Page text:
We made it through the year and we are now starting to dig into the Hives. If you haven't lifted a lid yet this is the time to do it. I have gone through all of my colonies and so far everything is looking great! I have been very blessed this year with a very low percentage lost. Right now i am sitting at about a 7% loss which is very good considering the loss i had and everyone else had in the last few years.
So find yourself a nice sunny day to open up your hive a check it out. Don't get too carried away with riffling through the hive, it is still cold and the bees need to keep warm. But take a look inside to see first of all if there are any live bees. If there are, Great! If it is just a very small cluster then you might need to investigate. If the hive is just busting out of the boxes the chances of you having a good queen still is very high. If you can try and look between the frames to see if you can see brood. If not then you might need to look a little further. If you see lots of brood but it is a lot of drone brood that is a sigh that you probably have a drone laying queen and she is no good. Try to join that hive with another one once you have killed that old drone laying queen. If you don't the hive with die. Next you need to check to see the weight of your hive. You can do this by simply lifting the back of the hive to check for weight. This only works though if you know how much it is supposed to weigh. So another way to do it is to snoop in between your frames to see if there is any honey. If you don't see any, or you see some but it is a small amount you need to feed. Even if you see lots of honey and you want your hive to grow fast this spring it is not a bad idea to feed them. What you wanna do is mix up 1:1 sugar (white granular) to warm water. Depending on your feeding system it is good to feed it warm to the bees. I also feed Fumagilin-B in with my sugar water to avoid any nosema apis getting out of hand. If any of you who don't know what nosema apis is you can check it out here NOSEMA APIS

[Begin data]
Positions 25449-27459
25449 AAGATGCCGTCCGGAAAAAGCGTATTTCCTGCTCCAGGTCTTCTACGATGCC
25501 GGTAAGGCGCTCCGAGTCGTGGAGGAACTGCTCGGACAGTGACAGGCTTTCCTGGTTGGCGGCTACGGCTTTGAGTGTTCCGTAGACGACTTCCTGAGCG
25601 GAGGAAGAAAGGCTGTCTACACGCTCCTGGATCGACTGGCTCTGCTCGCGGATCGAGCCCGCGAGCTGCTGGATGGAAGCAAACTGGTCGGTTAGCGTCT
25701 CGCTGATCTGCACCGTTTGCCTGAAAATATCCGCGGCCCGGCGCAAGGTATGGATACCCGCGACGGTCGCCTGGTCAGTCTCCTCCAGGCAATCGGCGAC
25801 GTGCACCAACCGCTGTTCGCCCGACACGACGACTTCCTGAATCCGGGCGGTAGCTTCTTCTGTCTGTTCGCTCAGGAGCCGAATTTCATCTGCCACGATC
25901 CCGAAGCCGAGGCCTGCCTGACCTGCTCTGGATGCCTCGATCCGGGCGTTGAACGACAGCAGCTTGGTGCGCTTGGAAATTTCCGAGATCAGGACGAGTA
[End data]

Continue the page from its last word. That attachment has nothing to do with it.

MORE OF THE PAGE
. Also I would feed a pollen patties, which is a pollen supplement to help them build up in the spring. It starts early brooding and your hive will become stronger faster and it will be able to give you a better honey crop and healthier bees and don't we all want that! With all that said and done, this is the time that your bees will die if they already haven't so keep a close eye on them once you start to feed. Don't let them run out of your food stores, once you start feeding they will be building fast and don't want them to run out of food after all that work. Also this is the time to start looking at maybe replacing your queens. It is a well known fact that 2nd year queens are much more likely to swarm. So if you can split your hive and introduce a new queen. I re-queen every year but i don't always kill the old queen. I realize that this can cause problems but some of my hives from last years queens were some of my best colonies. You just need to keep a closer eye on them.